Therefore, I see this as an opportunity to do an altered bookjacket.
The Blue Sapphire is a cozy romance and a quick read. It’s pleasant with likable characters, although I must say that I found Julie ( the female protagonist) a bit stuffy at times. Perhaps that makes it more believable.
(Dorothy Emily Peploe’s father was Robert Louis Stevenson’s cousin; she used her maiden name when she wrote, but the copyright is in her married name.)
*Tides by V.M. Caldwell (Juvenile Fiction) The sequel to The Ocean Within targets 5th – 9th grade readers. It’s the continuing story of 12 year old Elizabeth who was adopted into the Sheridan family one year previously. All the Sheridan grandchildren spend each summer at their grandmother’s house on the ocean. Which ocean? We don’t know, but the clues are: the kids spot Vermont license tags on the journey there; it’s not Maine and there are pine trees right up to the beach. That’s a minor issue. However, the author doesn’t tell us why Elizabeth is afraid of the water, which is the main issue in the book. At the end, we are left to kind of …well… guess.
The writing is well crafted and held my interest. The subject matter is enjoyable – a house full of cousins, summertime, the beach, a town with a movie theater that shows W.C. Fields films. This is fun stuff to me. But the dark cloud is the intrusion of social issues – Elizabeth aids an environmentalist who’s trying to catch polluters.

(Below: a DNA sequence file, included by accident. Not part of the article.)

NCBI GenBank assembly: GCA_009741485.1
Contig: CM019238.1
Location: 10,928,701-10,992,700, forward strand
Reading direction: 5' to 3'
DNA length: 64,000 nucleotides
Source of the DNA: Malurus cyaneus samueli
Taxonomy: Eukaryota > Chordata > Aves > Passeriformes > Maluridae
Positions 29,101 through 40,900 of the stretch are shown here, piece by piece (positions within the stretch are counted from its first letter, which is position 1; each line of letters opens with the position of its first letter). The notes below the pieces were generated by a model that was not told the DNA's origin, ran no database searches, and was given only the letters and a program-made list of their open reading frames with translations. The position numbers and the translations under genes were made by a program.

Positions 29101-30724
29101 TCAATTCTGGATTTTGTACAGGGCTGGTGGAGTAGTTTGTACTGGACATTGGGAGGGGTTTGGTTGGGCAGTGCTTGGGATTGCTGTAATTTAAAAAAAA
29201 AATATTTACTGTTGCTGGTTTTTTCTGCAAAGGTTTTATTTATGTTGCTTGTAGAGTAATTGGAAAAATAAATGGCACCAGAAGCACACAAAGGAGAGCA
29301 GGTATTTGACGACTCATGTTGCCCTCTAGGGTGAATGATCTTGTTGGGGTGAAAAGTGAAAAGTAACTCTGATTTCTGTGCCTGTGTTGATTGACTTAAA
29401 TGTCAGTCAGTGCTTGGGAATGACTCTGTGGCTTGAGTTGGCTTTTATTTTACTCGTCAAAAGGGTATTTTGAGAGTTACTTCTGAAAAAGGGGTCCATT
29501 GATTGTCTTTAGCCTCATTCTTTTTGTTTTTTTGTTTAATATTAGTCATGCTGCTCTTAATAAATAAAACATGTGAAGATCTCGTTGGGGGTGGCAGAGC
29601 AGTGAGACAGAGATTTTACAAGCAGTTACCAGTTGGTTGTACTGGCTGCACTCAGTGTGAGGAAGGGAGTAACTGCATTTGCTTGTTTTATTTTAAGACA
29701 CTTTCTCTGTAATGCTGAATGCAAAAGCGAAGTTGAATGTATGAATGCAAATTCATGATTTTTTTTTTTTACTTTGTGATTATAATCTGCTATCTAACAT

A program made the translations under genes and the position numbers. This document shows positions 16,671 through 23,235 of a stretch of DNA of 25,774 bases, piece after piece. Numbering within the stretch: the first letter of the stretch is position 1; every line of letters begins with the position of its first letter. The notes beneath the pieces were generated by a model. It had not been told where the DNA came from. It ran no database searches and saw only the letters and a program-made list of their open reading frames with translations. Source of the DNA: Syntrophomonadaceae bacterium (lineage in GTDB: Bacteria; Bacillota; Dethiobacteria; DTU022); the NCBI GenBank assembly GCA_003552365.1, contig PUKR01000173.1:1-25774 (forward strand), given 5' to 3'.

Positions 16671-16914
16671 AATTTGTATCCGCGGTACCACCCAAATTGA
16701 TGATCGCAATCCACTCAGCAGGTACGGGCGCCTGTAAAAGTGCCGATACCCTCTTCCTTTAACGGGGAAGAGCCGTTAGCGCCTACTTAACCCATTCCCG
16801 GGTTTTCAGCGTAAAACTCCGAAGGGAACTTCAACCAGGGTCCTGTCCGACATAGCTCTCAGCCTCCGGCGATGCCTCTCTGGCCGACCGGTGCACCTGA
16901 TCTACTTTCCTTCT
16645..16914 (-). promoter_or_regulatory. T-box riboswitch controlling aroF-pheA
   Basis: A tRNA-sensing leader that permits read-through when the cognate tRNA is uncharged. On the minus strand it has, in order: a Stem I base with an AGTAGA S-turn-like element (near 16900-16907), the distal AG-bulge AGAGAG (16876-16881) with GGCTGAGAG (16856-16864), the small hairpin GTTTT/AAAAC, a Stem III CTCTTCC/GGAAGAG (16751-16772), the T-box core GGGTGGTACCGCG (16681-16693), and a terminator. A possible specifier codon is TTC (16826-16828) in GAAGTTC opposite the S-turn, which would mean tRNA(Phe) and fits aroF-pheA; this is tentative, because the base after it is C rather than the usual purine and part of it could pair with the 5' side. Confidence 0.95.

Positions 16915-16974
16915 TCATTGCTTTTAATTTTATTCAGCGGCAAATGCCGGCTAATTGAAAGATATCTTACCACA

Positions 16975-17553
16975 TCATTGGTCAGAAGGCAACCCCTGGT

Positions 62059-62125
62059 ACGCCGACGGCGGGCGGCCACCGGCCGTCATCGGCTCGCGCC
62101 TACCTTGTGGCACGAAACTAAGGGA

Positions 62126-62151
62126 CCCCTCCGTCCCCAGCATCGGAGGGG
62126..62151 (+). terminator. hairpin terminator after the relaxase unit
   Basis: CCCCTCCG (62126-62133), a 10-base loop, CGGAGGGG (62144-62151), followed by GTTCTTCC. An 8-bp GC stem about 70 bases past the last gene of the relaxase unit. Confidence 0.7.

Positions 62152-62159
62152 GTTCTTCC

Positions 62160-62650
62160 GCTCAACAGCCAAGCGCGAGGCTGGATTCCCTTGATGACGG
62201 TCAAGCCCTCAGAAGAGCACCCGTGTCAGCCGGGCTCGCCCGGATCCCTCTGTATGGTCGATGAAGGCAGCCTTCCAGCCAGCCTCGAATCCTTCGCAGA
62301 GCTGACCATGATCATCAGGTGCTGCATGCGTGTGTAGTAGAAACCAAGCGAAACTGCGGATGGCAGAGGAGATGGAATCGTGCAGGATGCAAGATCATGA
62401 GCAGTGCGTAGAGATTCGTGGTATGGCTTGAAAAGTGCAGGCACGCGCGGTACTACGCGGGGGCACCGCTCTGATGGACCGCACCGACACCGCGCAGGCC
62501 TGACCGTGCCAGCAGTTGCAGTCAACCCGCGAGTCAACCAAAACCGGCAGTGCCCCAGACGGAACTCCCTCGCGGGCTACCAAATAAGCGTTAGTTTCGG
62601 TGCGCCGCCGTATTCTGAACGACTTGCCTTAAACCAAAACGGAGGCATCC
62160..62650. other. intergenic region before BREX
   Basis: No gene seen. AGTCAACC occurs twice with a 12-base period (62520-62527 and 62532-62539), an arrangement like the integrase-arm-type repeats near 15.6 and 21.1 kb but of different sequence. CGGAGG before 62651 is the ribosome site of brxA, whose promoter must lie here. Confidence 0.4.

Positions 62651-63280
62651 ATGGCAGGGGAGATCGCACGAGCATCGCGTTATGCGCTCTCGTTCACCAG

Tides is a publication of Milkweed Editions, which is a non-profit publisher who “publishes with the intention of making a humane impact on society, in the belief that literature is a transformative art uniquely able to convey the essential experiences of the human heart and spirit”, according their note at the back of the book. At least they are upfront and bold in stating their goal.
My beef is that 10 year olds don’t need the weight of the world on their shoulders and how dare authors and publishers try to rob them of their childhood.
What they didn’t mind was inserting some gaia earth worship and a brief little ceremony for “mother ocean”. Perhaps they think they’re being ecumenical because they also devote very short passages to Judaism, Catholicism, as well as mentioning Hinduism, Buddhism and agnosticism. Talk about all-inclusive.
One very surprising element was the subject of spanking. Grandmother spanks. Everyone agrees that she’s fair about it, and there’s the agnostic mother’s disapproval of it, but I thought it was unusual aspect of a modern novel.
NOT RECOMMENDED for children.
The beach/family vacation storyline was much better done in The Secret of Cross Bone Hill by Wilson Gage.
*Theater Shoes by Noel Streatfield (Juvenile Fiction) It was in the movie “You’ve Got Mail” that I first heard of the Shoe books. I didn’t know if they were real books, or just something fictionalized for that story. When I did an internet search (remember this was about 1998) the cupboard was bare.
Then when I looking over the Books for a Donation area at the library – there it was – Theater Shoes! I added it to my stack of purchases, brought it home and read it right away.